Discussion in 'PsychoSocial ME/CFS Research' started by Cheshire, Mar 15, 2019.
Monty Python's "Dead Parrot Sketch" ???
I can't face reading this at present, will need to build up to it.
What is interesting is the timing of this article indicating that the PACE appologists are currently orchestrating a planned and coordinated defence of the indefensible. Also it may be good that they have published it now as it should provide opportunity to demonstrate that they continue to fail to respond to substantive criticism.
This explanation makes ZERO sense. Like, what on earth does this even mean?
No Peter White...
EDIT: the journal received the first manuscript in July 2018, so the bulk of this was probably written, almost a year ago.
ANOTHER EDIT: This journal has Open Peer Review. So normally you can see what reviewers said about the manuscript. There isn't much information though on the website, except for a short comment by one of the reviewers, Francesco Pagnini. It doesn't explain why the PACE-authors had to resubmit their manuscript three times...
Just to quote one of their feeble justifications:
So they admit that they think their recovery rates are better because they 'prefer' their definition. And even more damning, they think their results are right because they fit with 'the literature' and 'our clinical experience'.
That sounds like Wessely's ship analogy of changing course to make sure you reach the correct destination.
And they don't understand that if something is not statistically significant, you can't use the non significant differences to justify anything.
I haven't read it all, but it's not a scientific analysis, it's pages of self justification of the indefensible on very shaky and unscientific grounds.
It means they are in denial about the fact that the findings reported in PACE are entirely consistent with placebo effects. It could also mean that they're just trying to win the debate by producing a lot of bullshit hoping that it will confuse and convince naive readers.
As far as I know, they did this because it was planned in the original protocol. The PACE authors appear to consider this "excessive" because it doesn't give the results they were expecting (the original protocol is very optimistic about finding large treatment effects that would easily withstand such corrections).
and then there were 3........
eta: or 4 if you include the one behind the curtain
It's also revealing that they do not describe in any detail how they defined recovery, presumably because if they did, anyone with some familiary of the scales used would immediately see that there is a problem:
So here's recovery as originally defined (left) versus how it was defined in the publications (right)
A score of 60 on the SF-36 physical function scale is typical for an 80 year old or younger people with severe chronic illness like multiple sclerosis and heart failure.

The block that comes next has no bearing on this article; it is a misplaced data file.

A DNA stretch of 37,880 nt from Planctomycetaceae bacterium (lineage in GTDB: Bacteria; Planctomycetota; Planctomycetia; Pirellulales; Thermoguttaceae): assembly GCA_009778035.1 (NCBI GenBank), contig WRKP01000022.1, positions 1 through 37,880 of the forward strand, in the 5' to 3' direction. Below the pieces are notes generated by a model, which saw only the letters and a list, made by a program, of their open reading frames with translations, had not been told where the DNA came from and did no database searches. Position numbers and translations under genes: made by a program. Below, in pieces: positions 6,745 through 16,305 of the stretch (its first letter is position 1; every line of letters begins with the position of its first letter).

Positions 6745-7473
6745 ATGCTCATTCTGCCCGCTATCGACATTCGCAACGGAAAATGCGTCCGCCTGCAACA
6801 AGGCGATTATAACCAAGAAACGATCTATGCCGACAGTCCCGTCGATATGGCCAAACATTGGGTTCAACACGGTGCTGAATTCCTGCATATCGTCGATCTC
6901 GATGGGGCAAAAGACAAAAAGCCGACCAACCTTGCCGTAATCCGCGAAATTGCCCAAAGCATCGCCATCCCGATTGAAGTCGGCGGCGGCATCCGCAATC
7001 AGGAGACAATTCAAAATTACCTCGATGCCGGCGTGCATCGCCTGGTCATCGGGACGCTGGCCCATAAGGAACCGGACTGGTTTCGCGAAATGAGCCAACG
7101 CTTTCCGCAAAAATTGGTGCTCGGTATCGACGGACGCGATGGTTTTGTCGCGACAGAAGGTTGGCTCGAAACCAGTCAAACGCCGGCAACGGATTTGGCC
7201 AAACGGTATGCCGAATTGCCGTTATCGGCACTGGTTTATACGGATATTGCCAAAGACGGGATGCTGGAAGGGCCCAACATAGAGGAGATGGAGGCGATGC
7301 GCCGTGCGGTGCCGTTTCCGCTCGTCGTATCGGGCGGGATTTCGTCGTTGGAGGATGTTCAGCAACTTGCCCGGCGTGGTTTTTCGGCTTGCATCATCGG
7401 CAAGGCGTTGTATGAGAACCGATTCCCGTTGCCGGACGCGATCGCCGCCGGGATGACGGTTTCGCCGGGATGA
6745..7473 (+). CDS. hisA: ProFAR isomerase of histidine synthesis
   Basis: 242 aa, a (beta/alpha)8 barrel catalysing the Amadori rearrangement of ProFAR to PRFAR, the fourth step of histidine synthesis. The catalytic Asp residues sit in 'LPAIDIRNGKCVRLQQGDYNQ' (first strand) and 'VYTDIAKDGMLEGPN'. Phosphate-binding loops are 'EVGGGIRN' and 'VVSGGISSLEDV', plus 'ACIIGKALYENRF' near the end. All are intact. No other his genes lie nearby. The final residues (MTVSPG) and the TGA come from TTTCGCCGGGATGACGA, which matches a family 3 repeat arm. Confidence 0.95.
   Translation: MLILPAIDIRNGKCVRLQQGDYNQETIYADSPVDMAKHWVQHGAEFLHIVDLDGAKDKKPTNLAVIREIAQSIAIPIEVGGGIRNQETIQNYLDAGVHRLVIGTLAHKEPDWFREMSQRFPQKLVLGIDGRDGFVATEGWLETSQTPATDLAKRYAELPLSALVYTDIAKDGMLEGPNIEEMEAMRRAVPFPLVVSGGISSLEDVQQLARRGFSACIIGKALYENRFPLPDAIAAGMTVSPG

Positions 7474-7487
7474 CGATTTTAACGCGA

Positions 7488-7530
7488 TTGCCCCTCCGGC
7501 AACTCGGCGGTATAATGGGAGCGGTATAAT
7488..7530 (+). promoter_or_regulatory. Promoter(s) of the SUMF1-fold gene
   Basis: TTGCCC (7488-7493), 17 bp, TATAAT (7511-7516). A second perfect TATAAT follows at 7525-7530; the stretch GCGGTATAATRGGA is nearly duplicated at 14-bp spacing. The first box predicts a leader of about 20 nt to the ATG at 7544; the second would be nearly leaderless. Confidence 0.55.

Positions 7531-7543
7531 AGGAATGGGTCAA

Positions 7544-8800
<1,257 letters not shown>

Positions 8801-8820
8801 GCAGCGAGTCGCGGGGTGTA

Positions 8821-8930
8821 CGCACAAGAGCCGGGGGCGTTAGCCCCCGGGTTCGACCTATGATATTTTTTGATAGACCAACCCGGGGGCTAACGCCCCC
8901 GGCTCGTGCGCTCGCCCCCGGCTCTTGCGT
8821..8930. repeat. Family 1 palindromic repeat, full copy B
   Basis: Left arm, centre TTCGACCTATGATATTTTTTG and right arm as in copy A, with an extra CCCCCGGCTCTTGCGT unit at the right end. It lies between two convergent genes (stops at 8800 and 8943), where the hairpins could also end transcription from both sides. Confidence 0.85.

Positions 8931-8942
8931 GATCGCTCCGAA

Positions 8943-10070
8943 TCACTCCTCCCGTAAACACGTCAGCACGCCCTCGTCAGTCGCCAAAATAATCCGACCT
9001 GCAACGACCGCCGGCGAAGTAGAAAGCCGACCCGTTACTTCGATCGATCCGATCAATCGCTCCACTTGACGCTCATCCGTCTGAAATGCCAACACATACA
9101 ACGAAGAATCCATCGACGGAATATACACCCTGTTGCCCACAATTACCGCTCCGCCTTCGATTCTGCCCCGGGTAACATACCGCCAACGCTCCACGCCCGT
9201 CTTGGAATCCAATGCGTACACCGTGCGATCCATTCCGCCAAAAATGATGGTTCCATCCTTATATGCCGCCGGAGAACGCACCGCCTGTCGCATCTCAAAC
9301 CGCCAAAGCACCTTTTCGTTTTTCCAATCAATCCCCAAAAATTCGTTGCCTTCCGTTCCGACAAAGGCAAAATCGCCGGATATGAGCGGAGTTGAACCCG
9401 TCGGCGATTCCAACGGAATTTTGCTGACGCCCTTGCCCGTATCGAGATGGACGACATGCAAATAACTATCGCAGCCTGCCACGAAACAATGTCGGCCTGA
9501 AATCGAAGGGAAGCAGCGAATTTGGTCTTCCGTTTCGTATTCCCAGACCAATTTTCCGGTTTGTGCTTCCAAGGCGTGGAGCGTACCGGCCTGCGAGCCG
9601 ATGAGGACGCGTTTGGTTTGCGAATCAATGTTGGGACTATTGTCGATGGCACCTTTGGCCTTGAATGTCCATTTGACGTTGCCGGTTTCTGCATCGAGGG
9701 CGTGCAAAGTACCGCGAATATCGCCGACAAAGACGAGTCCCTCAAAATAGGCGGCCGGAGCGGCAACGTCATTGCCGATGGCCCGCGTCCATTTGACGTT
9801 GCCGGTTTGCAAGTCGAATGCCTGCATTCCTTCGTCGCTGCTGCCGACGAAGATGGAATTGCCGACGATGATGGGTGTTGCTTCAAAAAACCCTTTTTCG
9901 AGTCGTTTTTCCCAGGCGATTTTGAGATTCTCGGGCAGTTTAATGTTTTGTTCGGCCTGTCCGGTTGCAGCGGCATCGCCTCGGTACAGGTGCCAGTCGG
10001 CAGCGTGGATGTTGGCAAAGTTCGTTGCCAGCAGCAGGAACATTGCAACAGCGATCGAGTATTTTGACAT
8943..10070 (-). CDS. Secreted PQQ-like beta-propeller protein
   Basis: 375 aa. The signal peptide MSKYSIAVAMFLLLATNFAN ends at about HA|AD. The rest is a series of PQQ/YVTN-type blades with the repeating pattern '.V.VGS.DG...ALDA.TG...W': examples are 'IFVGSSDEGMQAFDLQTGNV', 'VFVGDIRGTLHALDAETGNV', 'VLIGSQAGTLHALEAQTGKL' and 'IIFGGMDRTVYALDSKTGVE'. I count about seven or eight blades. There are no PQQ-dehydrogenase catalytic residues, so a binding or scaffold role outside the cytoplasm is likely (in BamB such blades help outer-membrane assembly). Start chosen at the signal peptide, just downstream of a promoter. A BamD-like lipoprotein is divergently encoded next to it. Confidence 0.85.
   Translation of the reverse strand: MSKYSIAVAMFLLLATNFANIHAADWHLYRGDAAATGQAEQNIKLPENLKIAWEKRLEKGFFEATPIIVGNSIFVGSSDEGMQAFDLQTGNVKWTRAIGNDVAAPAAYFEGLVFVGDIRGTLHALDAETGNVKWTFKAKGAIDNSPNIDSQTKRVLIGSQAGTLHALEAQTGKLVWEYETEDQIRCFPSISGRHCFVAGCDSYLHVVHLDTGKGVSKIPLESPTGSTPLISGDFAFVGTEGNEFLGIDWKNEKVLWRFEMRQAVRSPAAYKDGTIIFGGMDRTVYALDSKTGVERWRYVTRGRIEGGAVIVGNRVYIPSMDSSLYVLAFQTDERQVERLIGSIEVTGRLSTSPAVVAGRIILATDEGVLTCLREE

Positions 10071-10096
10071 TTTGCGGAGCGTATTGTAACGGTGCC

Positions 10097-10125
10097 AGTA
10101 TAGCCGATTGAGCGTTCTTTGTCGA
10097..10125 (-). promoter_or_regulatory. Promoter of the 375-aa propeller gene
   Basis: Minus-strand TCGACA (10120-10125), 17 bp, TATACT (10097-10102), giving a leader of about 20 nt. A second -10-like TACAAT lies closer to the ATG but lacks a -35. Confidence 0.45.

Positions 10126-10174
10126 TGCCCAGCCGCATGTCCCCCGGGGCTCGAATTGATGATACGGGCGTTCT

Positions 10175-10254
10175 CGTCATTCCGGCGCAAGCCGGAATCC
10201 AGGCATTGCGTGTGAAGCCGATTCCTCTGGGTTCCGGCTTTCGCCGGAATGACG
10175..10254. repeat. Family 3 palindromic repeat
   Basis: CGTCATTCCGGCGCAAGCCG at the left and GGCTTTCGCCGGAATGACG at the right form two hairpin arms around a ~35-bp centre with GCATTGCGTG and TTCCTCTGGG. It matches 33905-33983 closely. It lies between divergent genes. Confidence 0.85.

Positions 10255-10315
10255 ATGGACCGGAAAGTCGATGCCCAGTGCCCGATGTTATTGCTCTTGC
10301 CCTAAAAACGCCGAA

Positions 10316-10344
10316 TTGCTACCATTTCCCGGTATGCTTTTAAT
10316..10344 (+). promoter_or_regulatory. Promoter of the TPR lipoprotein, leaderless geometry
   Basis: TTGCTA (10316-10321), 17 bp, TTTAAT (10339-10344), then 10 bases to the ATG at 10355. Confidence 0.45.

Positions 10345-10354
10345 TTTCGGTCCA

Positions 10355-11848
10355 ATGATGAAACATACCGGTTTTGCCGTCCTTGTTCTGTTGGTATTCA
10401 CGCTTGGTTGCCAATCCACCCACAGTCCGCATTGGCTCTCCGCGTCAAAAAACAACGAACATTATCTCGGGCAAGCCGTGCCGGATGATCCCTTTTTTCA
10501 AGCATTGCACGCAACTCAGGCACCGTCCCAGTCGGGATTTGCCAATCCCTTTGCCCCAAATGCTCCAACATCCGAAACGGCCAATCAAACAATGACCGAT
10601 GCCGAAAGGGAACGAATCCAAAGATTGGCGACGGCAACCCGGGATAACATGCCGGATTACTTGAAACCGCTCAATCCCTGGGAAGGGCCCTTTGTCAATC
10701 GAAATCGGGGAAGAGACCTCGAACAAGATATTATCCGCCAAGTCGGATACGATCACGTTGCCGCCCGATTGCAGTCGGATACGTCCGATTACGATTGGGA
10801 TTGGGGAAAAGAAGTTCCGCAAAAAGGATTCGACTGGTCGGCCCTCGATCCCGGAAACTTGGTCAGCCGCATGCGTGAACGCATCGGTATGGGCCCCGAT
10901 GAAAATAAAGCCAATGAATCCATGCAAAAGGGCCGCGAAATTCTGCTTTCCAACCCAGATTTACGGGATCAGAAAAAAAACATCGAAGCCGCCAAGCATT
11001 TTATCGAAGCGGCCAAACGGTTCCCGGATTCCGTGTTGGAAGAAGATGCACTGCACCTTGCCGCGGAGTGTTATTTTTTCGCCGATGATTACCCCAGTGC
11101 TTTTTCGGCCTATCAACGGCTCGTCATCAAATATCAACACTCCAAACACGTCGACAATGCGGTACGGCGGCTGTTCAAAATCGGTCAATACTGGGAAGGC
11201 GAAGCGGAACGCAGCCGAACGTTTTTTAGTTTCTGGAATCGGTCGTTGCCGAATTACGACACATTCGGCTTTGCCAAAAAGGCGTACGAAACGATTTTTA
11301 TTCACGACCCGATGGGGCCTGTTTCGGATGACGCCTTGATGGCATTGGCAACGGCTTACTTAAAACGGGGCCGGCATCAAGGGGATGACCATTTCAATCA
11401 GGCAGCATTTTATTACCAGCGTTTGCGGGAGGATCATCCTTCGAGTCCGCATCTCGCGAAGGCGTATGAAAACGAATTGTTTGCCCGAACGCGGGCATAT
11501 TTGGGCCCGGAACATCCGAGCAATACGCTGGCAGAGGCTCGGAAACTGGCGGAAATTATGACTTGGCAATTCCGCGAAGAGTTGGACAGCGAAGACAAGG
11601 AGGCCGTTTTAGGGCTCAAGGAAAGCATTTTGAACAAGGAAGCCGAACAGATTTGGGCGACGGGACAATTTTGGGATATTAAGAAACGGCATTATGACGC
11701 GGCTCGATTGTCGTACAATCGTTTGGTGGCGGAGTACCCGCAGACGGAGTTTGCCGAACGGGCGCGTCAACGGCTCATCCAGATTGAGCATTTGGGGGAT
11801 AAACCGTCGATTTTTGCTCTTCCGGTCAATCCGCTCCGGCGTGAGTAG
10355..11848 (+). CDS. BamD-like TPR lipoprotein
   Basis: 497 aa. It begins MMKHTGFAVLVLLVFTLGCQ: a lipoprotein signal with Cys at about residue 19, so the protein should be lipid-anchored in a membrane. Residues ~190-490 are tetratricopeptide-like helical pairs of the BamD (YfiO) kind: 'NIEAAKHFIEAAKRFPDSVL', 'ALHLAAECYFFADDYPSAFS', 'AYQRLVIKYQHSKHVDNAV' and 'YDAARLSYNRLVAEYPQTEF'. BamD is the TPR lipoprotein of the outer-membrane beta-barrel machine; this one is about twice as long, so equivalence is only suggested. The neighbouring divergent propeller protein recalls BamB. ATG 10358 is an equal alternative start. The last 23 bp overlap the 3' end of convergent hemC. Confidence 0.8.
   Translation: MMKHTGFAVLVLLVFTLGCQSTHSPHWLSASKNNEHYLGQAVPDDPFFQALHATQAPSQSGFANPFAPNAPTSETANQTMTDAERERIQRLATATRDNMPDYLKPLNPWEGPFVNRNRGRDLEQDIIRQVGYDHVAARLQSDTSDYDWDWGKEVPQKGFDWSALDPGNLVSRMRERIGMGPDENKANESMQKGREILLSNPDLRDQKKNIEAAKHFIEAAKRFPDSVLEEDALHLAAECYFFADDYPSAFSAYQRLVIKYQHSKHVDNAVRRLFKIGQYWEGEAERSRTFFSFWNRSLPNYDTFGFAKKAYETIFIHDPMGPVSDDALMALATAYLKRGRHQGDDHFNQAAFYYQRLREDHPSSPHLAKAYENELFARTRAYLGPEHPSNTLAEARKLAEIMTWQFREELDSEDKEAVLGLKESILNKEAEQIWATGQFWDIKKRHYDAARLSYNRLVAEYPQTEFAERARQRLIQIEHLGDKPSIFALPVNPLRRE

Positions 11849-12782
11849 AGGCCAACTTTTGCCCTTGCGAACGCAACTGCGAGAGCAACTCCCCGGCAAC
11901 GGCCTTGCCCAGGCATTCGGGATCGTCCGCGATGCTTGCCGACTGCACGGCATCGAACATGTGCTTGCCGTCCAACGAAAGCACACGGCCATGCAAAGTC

When the PACE authors write that
I only wonder what that says about the literature and their clinical experience. Also, researchers aren't supposed to fit their results to the previous results or their clinical experience. They're supposed to find out the truth.
We should remember that the definition used by Wilshire is their definition as they published in the protocol. To claim they prefer theirs definition because it fits their expectations does suggest they manipulated the definition until they got the desired result.
Let's just look at their conclusions again:
Strictly speaking, addition of CBT and GET does moderately improve the outcomes they used, whichever analysis you use. Whether that is "safe", depends on how you define "safe" (they don't say how they define it, and only mention it once in the entire rebuttal).
But the conclusions weren't necessarily the problem. Apart from a few niggles (use of difference of means rather than median difference), their analysis isn't necessarily a problem.
It was much more fundamental than that. It was the methods they used. It was the outcome measures themselves (not just the cut-offs). It was their patient selection criteria. It was their prior assumptions about the condition. It was their dismissal of all objective measures. It was the fact that there was no longer any difference at long-term follow-up...
They still haven't addressed any of those things.
Gaslighting is the last recourse of the desperate
3 times is quite usual I think even just for clearer wording, typos and formatting.
Only!? So the scoring method is of no consequence then. Maybe we could modify all manner of scoring systems so that 13% of people are deemed improved at something even when they have not.
I'm not sure that a difference of medians would be valid for the CFQ.
I do think there is a huge statistical naivety around the use of the mean and SD with the sf36 as I see no way that the scores would be equidistant on a definition of physical function. I do think this is an important issue and one that needs to be aired as it seems such a common issue in so much research.
But you are right in terms of the biggest issue being that the outcome measures are not robust as for example sf36 is a measure of perception of physical function not physical function itself therefore you can't test if function or perception has changed and interventions are aimed at changing perception hence the experiment is not worth doing.
The whole point being to prevent subsequent cherry picking of the methodology etc. once you have already run part of a trial and gained insights to how it is going. Especially in a fully unblinded trial.
Separate names with a comma.